Page:Item 5 1853.pdf/202

From Historical Hastings
This page has been proofread

of a neatly fronted but small house known as Marine Cottage.

Mr. Hoof – who was known at Hastings as the contractor of a portion of the Ashford and Hastings railway, and whose son died at Hastings during the operations on the said railway – died of heart’s disease in London, and on the 18th of August, an inquest was held on his body and that of his wife, who, had died from the same sort of ailment. The deceased contractor left property exceeding half a million of pounds in value, and by his death, Sir Henry Muggridge, a London sheriff, became possessed in right of his wife, an addition to his fortune of about a quarter of a million.

Nomination of Sheriffs. The mention of a London Sheriff is a reminder that for Sussex Sheriffs, the Privy Council nominated William Crake, Esq., of Hastings, R. H. Nevill, Esq., of Midhurst, and William Lucas-Shadwell, Esq., of Fairlight.

Death Memorials. A memorial to the late Viscount Chewton having been suggested, just £50 was subscribed for the purpose, up to the date of Oct. 26th. A memorial to the late Rev. J. G. Foyster was also proposed by the townspeople, to consist of a suitable window in St. Clement’s church and the restoration of the chancel. For this, also, up to November, £144 had been subscribed. The contributors of ten guineas each were Earl Waldegrave, Countess Waldegrave, Rev T. Nightingale, Miss Sayer, Miss M. J. Sayer, Mr. W. Crake, and “a Friend”. Those who had contributed five guineas each were W. D. Lucas Shadwell. Mr. Staines, Mr. J. Phillips, Mr. W. B. Young, Rev. J. A. Hatchard, Miss North, Rev. H. J. Carter Smith, and Mr. J. Bishop. The subscribers for smaller sums were naturally more numerous.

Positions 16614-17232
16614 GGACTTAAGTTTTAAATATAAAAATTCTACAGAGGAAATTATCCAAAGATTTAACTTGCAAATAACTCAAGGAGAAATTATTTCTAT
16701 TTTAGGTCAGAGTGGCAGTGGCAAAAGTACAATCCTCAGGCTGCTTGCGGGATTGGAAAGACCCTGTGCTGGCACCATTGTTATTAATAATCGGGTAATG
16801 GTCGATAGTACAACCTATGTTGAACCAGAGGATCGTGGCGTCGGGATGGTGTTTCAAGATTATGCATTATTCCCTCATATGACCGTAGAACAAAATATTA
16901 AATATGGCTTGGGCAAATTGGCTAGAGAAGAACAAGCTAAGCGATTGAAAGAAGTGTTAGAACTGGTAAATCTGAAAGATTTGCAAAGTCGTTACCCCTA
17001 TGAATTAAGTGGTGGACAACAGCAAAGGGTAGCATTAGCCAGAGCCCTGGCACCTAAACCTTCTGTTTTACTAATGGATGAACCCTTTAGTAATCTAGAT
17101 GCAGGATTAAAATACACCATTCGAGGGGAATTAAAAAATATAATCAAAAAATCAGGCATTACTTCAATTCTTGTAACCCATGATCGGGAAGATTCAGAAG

School Matters

For a Girls new School, the Countess Waldegrave at the commencement of the year offered to give £100.

For the National Schools, sermons were preached on April 8th, which realised £22 at St. Clement’s, and £17 4s. 8d. at All Saints.

An Annual Treat to the boys and girls of the same parish schools, about 600 in number, was given on July 6th, consisting of tea in the schoolroom and games on the East Hill. Among the ladies who assisted or who were present were Countess Waldegrave, Lady Elizabeth Waldegrave, Miss North, Miss Sayer, Ms. H. S. Foyster and the Misses Foyster. Countess Waldegrave had assisted at such treats about 40 years.

The St. Mary’s National Schools, of 160 boys and 200 girls had their annual treat on the 28th of July in the usual way of an indoor meal and outdoor games.

The Halton Schools, consisting of about 200 children, were given their annual treat on the 24th of August, which included a tea in the schoolroom and amusements in the Rev. J. Parkin’s own grounds.

A “Sunday-School Jubilee Tea-meeting” so called, was held in the Baptist-Chapel-